Newspaper article St Louis Post-Dispatch (MO)

His Olympic Spirit Still Strong, 60 Years Later

Newspaper article St Louis Post-Dispatch (MO)

His Olympic Spirit Still Strong, 60 Years Later

Article excerpt

The U.S. Olympic Committee made it possible, though uncomfortable, for Lucille Johnson to cheer for her husband, Francis, at the 1936 Summer Games in Berlin.

She rode steerage on the USS Manhattan, which was chartered by the USOC for the week-long Atlantic crossing.

"There weren't many wives who went," said Lucille, a bride then for less than two years. "The wives were clear down on the bottom of the boat. Francis was up with the Olympic team in tourist class.

"We had to eat all of our meals down there and sleep down there. Up where Francis was, they had far better meals. I think the farther down in the boat you went, the more onions they had in the meals.

"I didn't care. To me, it was worthwhile to be on the same ship with him to go over."

Sixty years later, with no help from the USOC, she stayed home in Chesterfield as Francis took bows at the Atlanta Games, where he was honored as captain of the first Olympic gold-medal basketball team.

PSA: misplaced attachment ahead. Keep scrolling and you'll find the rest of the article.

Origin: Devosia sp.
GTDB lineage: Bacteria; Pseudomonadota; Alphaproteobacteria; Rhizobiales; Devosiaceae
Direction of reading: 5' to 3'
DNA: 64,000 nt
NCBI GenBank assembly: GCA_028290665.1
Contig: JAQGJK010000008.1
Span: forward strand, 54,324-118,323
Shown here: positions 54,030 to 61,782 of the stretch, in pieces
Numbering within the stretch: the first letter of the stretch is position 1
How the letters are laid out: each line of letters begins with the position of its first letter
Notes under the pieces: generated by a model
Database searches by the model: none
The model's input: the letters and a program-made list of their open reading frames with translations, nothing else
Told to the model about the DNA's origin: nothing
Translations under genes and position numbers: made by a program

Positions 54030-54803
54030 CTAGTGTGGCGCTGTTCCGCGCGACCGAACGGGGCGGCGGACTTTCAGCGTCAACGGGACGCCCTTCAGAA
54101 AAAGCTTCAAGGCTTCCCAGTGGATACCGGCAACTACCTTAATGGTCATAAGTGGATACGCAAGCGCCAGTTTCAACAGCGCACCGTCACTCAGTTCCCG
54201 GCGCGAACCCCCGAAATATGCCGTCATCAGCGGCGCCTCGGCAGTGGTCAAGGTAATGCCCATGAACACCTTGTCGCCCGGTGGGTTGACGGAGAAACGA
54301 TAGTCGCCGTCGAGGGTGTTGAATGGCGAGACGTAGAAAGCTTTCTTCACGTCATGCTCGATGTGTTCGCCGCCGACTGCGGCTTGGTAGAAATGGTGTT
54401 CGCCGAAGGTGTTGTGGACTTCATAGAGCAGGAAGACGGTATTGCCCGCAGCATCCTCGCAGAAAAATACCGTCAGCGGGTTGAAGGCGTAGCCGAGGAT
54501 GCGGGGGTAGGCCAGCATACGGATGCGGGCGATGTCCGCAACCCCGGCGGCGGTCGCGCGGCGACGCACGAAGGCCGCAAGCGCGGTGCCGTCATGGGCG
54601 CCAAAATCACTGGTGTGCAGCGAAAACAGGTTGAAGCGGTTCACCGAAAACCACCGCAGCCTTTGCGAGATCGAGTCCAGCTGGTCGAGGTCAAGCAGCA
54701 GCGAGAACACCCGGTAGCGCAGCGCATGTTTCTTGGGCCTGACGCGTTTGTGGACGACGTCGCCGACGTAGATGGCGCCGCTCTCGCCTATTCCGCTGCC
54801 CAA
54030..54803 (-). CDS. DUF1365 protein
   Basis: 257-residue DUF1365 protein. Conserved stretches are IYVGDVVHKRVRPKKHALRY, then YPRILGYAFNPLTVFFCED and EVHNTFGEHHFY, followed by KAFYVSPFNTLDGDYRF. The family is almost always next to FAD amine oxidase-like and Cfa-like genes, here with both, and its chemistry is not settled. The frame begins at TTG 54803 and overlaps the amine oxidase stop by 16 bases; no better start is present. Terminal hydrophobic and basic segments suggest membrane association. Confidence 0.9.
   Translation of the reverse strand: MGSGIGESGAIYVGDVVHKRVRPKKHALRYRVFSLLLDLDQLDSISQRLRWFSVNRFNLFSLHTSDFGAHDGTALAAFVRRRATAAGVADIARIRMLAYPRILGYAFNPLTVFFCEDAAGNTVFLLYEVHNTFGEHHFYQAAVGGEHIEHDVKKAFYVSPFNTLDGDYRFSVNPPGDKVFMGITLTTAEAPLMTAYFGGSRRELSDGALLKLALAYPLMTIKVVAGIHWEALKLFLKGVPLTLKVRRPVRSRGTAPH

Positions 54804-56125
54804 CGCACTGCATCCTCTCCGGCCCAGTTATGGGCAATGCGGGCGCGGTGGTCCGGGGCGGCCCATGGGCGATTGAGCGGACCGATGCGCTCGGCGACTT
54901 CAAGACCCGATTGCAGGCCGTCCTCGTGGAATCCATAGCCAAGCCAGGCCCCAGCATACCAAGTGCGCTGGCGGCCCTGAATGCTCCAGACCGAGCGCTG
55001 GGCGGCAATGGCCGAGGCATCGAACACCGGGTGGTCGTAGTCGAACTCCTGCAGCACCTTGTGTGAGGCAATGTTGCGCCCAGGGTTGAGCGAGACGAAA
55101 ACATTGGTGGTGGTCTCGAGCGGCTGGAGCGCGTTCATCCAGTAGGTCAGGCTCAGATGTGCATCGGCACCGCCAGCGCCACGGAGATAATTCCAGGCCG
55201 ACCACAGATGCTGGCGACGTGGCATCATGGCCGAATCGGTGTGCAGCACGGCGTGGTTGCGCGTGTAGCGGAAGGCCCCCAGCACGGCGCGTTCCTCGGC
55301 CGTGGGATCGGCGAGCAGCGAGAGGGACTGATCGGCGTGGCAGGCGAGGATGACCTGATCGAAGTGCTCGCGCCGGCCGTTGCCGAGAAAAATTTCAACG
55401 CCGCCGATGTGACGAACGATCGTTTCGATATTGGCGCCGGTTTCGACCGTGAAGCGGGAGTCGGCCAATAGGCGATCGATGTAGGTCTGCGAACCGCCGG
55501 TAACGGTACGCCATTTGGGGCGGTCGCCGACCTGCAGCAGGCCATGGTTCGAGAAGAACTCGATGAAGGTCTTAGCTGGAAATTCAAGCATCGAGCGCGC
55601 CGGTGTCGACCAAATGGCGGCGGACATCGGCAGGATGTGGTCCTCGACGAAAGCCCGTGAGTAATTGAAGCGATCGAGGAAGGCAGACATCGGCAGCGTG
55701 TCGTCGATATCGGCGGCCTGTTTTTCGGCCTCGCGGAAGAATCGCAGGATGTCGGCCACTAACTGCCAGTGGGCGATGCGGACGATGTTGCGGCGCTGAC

Francis never dreamed of being honored, much less chauffeured, when he drove to Atlanta with his daughter, four grandchildren and their friend. He was happy to have four nosebleed tickets to the last three rounds of men's hoops.

He was less happy about being snubbed by the USOC, USA Basketball and corporate sponsors who had used him in Olympic promotions. For no fee.

Francis, who lost his job at Globe Oil by taking off for Berlin in '36, said, "You just do it because you owe something back."

Francis's case is baffling. He turned 86 on Monday, making him one of America's oldest gold medalists. Of the four surviving hoopsters from '36, only he went to Atlanta.

Francis believes he got seats from the USOC only because of Mike Dyer, the National Basketball Association executive who previously ran the Olympic Festival here in 1994. Francis spent nearly $3,000, because tickets to other unwanted sports were required in his Dream Team package.

Once in Atlanta, his daughter, Jan Klaus of St. Louis, contacted the NBA officials who ran the basketball venue. Tickled to hear of him, they arranged the van and cart service that would have let Lucille, who uses a wheelchair and a walker, attend. …

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